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Your Brain and Your Immune System Talk to Each Other

By HERWriter
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Wellness related image Photo: ThinkStock

Previously I've talked about the constant communications between the brain and nervous system and the immune system. How does this work? And what difference does it make for you?

Let's take this field of psychoneuroimmunology and begin simplifying right here. Let's call it mind-body medicine. There! That's better.

It's a huge area. Let's take a small piece for now.

The nervous system has a direct effect on the immune system. Its neurons (nerve cells) talk to white blood cells in places like the lymph nodes, bone marrow, spleen, and thymus (parts of the immune system).

Nerves interact with the immune system's T (thymus) cells and macrophages (white blood cells that eat infectious microorganisms, bacteria, protozoa and tumor cells).

Nerve endings touch the immune system's T cells, B (bone marrow) cells and NK (natural killer) cells. NK cells kill tumors and cells infected by viruses.

This all sounds like it's probably good. But if you're like me you've read the above and grasp, really, no more than you did before. In fact, I'm lucky if you have not already wandered away due to translation difficulties and relevancy issues.

If you're not like me perhaps you've learned something new and I am happy for you. Maybe you already knew all this. But I feel the need to make this research accessible to the countless non-science brains like mine out there, who would use this information if only they could understand it.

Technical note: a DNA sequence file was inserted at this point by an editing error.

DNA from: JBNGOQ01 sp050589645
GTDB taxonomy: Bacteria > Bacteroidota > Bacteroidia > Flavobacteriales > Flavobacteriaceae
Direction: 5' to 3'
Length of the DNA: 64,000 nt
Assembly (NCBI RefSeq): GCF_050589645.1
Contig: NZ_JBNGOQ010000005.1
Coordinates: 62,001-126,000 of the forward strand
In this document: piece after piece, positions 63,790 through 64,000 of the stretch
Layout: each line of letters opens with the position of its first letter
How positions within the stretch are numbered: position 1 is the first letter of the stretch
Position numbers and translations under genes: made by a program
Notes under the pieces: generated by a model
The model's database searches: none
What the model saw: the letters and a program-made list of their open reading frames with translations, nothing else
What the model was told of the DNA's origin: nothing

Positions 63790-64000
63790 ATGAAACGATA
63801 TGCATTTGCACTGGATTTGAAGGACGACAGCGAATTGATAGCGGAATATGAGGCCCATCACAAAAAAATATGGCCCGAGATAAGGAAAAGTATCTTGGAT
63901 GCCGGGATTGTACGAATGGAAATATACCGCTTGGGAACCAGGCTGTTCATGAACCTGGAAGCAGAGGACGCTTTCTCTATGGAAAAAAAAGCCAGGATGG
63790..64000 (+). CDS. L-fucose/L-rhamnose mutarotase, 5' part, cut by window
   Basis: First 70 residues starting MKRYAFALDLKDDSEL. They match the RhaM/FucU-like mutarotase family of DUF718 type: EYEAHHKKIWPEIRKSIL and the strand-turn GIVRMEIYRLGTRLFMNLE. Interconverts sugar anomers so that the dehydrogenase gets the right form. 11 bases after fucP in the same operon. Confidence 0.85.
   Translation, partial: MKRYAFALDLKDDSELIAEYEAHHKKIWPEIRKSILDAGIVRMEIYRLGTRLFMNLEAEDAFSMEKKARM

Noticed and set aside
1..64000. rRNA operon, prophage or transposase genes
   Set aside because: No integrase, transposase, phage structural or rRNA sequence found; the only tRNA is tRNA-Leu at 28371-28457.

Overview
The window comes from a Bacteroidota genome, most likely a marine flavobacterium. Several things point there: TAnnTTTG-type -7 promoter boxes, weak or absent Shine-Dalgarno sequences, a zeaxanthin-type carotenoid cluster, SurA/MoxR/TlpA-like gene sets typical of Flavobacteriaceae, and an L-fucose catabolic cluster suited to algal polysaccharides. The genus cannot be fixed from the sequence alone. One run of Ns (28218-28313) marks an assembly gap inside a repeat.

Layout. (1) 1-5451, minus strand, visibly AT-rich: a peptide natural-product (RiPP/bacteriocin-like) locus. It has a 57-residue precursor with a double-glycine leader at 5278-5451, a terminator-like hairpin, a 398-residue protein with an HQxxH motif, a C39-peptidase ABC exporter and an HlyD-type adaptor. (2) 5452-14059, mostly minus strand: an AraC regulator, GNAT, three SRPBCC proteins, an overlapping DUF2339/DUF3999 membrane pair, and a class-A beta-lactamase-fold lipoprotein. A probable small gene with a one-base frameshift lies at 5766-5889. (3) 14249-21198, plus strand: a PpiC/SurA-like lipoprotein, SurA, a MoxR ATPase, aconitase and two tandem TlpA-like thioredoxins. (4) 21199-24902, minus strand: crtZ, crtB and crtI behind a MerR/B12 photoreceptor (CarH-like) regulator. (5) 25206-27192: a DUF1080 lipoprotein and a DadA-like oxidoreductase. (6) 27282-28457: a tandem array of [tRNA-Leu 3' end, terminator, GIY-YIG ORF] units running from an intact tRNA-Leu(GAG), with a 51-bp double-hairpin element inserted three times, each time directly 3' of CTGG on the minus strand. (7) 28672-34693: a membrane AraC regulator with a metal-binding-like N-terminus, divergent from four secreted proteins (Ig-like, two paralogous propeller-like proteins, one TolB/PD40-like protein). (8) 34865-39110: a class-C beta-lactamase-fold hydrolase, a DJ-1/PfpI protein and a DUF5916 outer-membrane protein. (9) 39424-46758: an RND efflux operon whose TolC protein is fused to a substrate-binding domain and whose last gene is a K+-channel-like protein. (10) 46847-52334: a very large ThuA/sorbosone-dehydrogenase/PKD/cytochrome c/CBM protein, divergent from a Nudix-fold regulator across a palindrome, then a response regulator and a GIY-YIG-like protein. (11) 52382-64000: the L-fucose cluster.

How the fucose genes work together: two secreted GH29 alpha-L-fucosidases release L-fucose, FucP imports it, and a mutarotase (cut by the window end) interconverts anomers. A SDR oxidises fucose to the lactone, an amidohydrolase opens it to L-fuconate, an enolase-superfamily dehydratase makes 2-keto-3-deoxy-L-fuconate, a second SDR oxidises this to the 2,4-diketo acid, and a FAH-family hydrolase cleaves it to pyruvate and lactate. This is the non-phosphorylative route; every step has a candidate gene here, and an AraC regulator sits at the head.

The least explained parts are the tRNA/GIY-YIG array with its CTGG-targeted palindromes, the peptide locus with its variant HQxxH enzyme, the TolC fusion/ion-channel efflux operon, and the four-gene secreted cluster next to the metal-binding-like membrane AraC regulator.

So let's summarize these facts and pull out the significance.

These two systems talk to each other, in an amazing mind-body communication. But more results from this than just a conversation.

In the process, immune system cells, like T cells, in the thymus, and macrophages, eating toxins and intruders, are stimulated by the messages sent out by your dear old brain. Where you think. Natural killer cells (I love the name, it makes me feel safer knowing I have these) are on patrol and work extra hard because of these neural (brain) messages that YOU are emitting.

You can consciously decide to send out healing messages, positive messages ... hopeful messages. Your immune system's cells consider these fighting words. And your body will respond by sending in more killers and paid assassins to get rid of the bad guys.

To really oversimplify, just to bring home the point fully, you are central command sending in the troops, every time you so choose.



Psychoneuroimmunology: Bi-directional Interactions Between the Brain and the Nervous System

Psychosomatic Medicine: Journal of Biobehavioral Medicine http://www.psychosomaticmedicine.org/cgi/content/full/64/5/847

Visit Jody's website and blog at http://www.ncubator.ca and http://ncubator.ca/blogger

Add a Comment5 Comments



Well that makes me especially glad to know that you liked my article. :-)

Thanks for letting me know.. :-)

August 29, 2009 - 7:30am
EmpowHER Guest

nice article and very well written!! I like your style.

August 28, 2009 - 10:35pm
EmpowHER Guest
Anonymous (reply to Anonymous)

oh this was from your daughter-in-law, sorry I forgot to say. :)

August 28, 2009 - 10:36pm

Hi Gwendolyn,

I'm glad you liked the article.

And that's wonderful that you have recovered from colon cancer.

It sounds like you used some of what this article is about, in order to help your healing along.

Kudos to you for your bravery and persistence.

August 28, 2009 - 6:16pm
EmpowHER Guest

Hi Jody,
I like this article a lot. I've been helped a lot by the book, The Heart's Code by Paul Pearsall. Ph.D.;
tapping the wisdom and power of our heart energy. He writes about the communication of the heart with the brain and the rest of the body with the heart. I also have a condensed version on audio tape. It helped me a lot when I was recovering from the colon cancer.
Dr Jim Richards of www.impactministries.com reccomends it highly. Thank you, Gwendolyn

August 28, 2009 - 5:47am
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We value and respect our HERWriters' experiences, but everyone is different. Many of our writers are speaking from personal experience, and what's worked for them may not work for you. Their articles are not a substitute for medical advice, although we hope you can gain knowledge from their insight.